Michael Golann/Assistant Photo Editor “Legacies of Forced Migration” is comprised of portraits of Mayan families who fled their homes in Guatemala during the civil war that lasted from 1960 to 1996. The exhibition’s creators aimed to portray Indigenous Maya as dignified instead of vulnerable in the face of tremendous oppression.
 Black and white portraits fill one wall. The bright faces of Mayan families, elders and children stare out. Directly across from their line of vision is a map of the Sonoran Desert of Arizona at the U.S.-Mexico border, thick with tags of migrant deaths.

“Hostile Terrain 94” and “Legacies of Forced Migration” debuted at the Roberson Museum and Science Center on Friday, Oct. 1. “Hostile Terrain 94,” the aforementioned map, pinpoints locations where migrant bodies have been found between the years 2000 and 2020 in the Sonoran Desert region of the United States-Mexico border. Tags documenting causes of death and basic personal information hang from these points. Yellow manila tags represent identified bodies, while orange tags represent unidentified individuals.

“Hostile Terrain 94” is a project sponsored by the Undocumented Migration Project, a nonprofit organization led by University of California Los Angeles (UCLA) anthropologist Jason de León that researches and educates people on unauthorized immigration and the violence and dangers that migrants face. The “Hostile Terrain 94” map was originally hung in the Fine Arts Building on Binghamton University’s campus in the fall of 2020. Most of the tags were filled out by BU students, who were invited to do so at a public event last fall. This map is one of 94 installations in different global locations, all of which debuted simultaneously in the fall of 2020 due to the effort of volunteers and students at various universities.

David Mixter, a professor of anthropology and environmental studies at BU, introduced the exhibition, and Ana Sanchez-Bachman, a Ph.D. candidate studying anthropology at BU, explained the geographic significance of the diverse and extreme landscapes masked by the flat, white nature of the map.

Bachman pointed to the eastern side of the map, underneath Tucson, and described the higher elevation, trees and weeds in the area, as well as the wet climate. Bachman explained that this is considered the “more expensive, and slightly easier route, compared to the west desert … [which has] flat plains, volcanic lava fields and mountain chains cutting through.”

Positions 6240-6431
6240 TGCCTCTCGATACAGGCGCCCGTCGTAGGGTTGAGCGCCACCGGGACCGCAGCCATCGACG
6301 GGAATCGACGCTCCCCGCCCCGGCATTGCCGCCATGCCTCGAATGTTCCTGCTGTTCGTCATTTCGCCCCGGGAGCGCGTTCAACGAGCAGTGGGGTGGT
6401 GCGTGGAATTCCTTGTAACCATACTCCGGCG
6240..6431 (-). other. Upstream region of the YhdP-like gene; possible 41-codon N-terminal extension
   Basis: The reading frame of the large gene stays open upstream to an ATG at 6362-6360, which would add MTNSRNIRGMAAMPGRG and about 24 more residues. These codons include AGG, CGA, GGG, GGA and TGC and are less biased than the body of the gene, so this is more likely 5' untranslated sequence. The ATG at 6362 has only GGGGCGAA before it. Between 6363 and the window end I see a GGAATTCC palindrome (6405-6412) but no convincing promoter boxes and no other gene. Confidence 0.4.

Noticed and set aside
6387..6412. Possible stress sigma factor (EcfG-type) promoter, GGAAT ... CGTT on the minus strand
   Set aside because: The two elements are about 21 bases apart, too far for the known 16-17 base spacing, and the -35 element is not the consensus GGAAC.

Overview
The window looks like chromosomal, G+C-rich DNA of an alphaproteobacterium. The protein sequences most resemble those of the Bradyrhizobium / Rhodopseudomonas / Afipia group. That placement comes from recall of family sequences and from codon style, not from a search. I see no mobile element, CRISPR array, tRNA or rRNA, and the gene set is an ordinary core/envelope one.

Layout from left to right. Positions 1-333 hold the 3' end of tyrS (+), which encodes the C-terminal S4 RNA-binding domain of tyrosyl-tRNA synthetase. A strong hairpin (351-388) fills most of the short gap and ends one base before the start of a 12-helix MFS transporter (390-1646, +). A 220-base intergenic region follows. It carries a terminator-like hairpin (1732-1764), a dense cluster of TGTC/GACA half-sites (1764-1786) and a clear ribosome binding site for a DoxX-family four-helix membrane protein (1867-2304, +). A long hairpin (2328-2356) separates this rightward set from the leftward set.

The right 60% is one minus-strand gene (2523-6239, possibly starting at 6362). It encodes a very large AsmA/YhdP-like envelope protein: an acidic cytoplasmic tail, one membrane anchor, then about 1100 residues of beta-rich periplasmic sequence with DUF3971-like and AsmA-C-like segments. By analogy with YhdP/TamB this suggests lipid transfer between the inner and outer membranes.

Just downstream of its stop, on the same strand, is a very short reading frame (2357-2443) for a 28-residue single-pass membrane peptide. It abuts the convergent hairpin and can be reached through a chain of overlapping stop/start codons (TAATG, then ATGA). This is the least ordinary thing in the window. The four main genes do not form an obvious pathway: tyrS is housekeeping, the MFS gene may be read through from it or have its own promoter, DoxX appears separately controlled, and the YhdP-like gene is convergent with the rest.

When migrants choose to take the cheaper, frequently used route through the west desert, they frequently have run-ins with drug cartels, who force migrants to carry contraband to pay for their passage. There is also an active bombing range in the area — self-explanatory in terms of the dangers it presents. Under cause of death, many of the tags read “gunshot,” “dehydration” and “overexposure,” but many bodies were found so damaged or decomposed that the cause of death was unidentifiable.

“The desert is not an inherently malevolent space and the loss of life here was entirely preventable, but it’s important to consider the diversity of experiences here, and to consider the landscape itself and how it has been turned into a graveyard in this area,” Bachman said.

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The exposure, dehydration and violence in southern Arizona that caused the deaths of the roughly 3,200 people tagged on the map were mostly the result of 1994 U.S. immigration policies known as “prevention through deterrence” strategies. The enforcement strategy aimed to lessen migration across the U.S.-Mexico border by closing off frequently used crossing points, forcing migrants to take the more dangerous and deadly path and trek through the previously mentioned regions, or “hostile terrain,” as the Border Patrol called it.

In the foyer of the exhibition and across the “Hostile Terrain 94” map in the main room, viewers see the faces of survivors in the beautiful and haunting photos that make up Oscar Gil-Garcia, assistant professor of human development and distinguished visiting scholar at the University at Buffalo’s Center for Diversity Innovation, and Manuel Gil’s exhibition, “Legacies of Forced Migration.” This exhibition, juxtaposed with the “Hostile Terrain 94” map, represents Indigenous Maya in the former refugee settlements of La Gloria, Nueva Libertad and San Francisco, who fled their homes in Guatemala during the civil war that lasted from 1960 to 1996, resulting in over 250,000 deaths. The community of La Gloria lies at the center of Gil-Garcia’s ethnographic research at BU. His brother, Manuel Gil, is the artist behind the photos.